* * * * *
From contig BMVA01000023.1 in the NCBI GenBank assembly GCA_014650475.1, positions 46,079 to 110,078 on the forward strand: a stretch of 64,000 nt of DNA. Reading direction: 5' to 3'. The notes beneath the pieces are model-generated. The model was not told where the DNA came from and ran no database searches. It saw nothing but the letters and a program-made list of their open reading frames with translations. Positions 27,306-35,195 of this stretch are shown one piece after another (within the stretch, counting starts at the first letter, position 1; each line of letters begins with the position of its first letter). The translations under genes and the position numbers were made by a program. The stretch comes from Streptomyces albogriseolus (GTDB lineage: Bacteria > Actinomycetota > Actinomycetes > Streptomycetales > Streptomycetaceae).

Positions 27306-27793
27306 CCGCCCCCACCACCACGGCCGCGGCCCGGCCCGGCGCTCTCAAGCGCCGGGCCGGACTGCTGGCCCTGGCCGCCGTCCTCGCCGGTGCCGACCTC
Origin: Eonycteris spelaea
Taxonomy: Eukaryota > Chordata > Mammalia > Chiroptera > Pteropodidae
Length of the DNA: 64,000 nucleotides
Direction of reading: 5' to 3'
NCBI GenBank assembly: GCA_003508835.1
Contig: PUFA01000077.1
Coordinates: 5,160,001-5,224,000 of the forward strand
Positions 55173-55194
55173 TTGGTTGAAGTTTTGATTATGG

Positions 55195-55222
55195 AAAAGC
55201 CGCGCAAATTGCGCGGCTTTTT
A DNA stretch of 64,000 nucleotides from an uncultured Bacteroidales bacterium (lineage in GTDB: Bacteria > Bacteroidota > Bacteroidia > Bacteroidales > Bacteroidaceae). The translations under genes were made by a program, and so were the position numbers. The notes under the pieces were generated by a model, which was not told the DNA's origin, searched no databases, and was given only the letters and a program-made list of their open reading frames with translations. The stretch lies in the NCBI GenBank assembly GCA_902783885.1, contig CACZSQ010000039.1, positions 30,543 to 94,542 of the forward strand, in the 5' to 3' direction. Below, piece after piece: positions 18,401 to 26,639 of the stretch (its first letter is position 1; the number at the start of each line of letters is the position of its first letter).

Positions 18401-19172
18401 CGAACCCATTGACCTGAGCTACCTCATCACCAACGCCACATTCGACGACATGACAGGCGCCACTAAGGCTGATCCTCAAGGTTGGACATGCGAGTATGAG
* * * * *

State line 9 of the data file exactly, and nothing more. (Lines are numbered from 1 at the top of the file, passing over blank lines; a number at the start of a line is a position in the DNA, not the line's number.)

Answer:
Contig: PUFA01000077.1